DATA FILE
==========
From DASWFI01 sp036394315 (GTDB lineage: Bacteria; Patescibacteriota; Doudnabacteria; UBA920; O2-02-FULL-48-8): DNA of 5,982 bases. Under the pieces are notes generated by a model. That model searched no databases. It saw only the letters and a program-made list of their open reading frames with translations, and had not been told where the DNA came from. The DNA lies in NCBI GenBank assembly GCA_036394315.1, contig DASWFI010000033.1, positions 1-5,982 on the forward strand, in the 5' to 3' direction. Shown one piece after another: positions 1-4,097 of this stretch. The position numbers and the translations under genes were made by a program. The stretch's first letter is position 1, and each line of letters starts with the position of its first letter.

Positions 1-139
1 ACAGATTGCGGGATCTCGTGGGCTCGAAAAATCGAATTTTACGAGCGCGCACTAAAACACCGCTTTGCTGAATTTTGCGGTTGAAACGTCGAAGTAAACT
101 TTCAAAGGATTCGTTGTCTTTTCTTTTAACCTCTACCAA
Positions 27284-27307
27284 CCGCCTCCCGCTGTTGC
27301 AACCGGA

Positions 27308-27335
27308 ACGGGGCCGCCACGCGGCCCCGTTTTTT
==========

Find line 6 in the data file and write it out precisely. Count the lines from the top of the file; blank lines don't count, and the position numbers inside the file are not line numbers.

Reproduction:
27284 CCGCCTCCCGCTGTTGC